The challenge of renal function in heart transplant children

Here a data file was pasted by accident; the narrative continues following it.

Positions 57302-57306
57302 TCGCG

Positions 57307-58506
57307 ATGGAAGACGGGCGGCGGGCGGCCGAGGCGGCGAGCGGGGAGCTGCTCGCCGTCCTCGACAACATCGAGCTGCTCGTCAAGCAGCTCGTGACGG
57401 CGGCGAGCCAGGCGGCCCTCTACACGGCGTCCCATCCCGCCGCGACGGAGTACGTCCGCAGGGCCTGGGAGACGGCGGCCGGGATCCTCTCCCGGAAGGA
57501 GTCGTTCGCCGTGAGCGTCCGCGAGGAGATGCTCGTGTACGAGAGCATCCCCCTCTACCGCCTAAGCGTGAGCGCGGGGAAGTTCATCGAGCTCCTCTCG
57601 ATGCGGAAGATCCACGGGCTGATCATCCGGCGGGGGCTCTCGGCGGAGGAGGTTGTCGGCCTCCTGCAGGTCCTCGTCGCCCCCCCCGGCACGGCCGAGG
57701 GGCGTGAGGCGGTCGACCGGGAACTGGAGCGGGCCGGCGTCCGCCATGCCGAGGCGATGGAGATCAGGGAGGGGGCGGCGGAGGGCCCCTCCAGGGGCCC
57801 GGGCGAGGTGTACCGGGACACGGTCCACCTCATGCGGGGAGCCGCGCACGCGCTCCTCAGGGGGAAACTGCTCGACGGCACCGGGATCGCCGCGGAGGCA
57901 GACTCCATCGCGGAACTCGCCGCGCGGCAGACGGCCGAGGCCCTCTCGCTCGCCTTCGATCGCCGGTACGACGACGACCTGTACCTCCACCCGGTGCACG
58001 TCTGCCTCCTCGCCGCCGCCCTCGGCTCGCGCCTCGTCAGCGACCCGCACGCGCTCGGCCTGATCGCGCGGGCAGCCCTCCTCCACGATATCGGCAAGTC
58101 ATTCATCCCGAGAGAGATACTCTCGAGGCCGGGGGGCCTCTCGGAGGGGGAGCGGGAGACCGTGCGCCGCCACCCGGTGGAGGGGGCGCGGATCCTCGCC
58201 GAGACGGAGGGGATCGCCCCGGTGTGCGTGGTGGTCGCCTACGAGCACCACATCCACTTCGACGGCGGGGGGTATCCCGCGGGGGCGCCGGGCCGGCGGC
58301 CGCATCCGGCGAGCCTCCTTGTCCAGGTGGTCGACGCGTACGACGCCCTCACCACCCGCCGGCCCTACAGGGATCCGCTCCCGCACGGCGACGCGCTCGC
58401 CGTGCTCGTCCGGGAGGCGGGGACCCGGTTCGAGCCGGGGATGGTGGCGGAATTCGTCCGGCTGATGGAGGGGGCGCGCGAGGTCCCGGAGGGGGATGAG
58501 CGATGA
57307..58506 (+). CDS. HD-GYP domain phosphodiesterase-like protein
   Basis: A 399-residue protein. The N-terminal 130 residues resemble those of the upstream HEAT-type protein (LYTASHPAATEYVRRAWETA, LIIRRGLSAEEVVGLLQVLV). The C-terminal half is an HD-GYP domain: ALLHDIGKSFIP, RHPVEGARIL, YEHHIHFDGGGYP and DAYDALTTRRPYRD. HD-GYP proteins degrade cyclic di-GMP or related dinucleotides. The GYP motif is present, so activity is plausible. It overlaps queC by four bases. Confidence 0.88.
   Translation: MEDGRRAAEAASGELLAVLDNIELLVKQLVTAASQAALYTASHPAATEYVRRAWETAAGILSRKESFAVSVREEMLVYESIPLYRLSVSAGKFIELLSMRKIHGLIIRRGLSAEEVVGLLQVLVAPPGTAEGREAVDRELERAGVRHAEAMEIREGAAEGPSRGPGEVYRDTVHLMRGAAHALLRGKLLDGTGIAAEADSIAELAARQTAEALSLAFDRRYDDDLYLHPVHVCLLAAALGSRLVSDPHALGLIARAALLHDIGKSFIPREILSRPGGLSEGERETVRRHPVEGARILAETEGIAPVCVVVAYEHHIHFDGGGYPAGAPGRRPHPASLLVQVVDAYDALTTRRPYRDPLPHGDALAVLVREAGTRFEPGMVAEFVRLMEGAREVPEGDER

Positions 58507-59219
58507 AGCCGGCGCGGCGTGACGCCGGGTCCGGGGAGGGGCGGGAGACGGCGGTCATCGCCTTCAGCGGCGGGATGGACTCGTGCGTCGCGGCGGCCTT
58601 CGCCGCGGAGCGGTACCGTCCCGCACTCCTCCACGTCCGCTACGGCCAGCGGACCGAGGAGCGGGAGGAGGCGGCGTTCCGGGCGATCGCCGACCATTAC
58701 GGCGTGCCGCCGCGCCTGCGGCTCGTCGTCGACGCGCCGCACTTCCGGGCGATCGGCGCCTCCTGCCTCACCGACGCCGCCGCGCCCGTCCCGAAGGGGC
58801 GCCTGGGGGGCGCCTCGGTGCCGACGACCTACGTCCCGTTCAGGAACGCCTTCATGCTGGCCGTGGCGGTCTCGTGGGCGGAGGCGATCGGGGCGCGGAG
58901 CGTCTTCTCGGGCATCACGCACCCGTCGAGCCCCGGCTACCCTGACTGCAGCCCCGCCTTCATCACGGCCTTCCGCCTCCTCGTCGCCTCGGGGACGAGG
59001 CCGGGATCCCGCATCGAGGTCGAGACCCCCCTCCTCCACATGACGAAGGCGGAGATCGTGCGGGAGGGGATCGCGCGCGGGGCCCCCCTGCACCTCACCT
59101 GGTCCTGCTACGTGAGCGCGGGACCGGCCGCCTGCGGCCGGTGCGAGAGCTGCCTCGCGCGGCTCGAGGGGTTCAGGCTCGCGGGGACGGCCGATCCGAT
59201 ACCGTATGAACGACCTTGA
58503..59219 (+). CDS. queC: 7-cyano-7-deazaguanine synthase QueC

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Renal dysfunction may occur after pediatric heart transplantation and impacts on long-term prognosis. This study aims to review the incidence and mechanisms of chronic nephropathy following heart transplantation, and suggest therapeutic directions. The proportion of pediatric heart-transplant recipients with impaired renal function varies from 22 to 57%, and end-stage renal failure from 3 to 10%, depending on the method used for estimating the glomerular filtration rate. The pathophysiology of renal dysfunction is in part due to calcineurin inhibitor-induced renal vasoconstriction, through activation of the intrarenal renin-angiotensin system, TGF-β1 upregulation and TGF-β1 gene polymorphisms. Overproduction of angiotensin II, associated with angiotensin-converting-enzyme genotype, might be associated with poor prognosis and pharmacological factor gene polymorphisms, and may contribute to variation of calcineurine inhibitor exposure in the kidney. Strategies to prevent renal dysfunction include reducing calcineurine inhibitor exposure or delaying calcineurine inhibitor administration from the early post-transplant period. Calcium channel blockers and angiotensin-converting-enzyme inhibitors, blockade of angiotensin II, or anti-TGF-β1 antibodies might limit nephrotoxicity. No accurate marker can predict the potential of renal lesions to develop. Lowering calcineurine inhibitors levels with immunosuppressive agents that are either less nephrotoxic or non-nephrotoxic should be formally studied. Of high interest is the impact of genetic polymorphism on the development of renal dysfunction.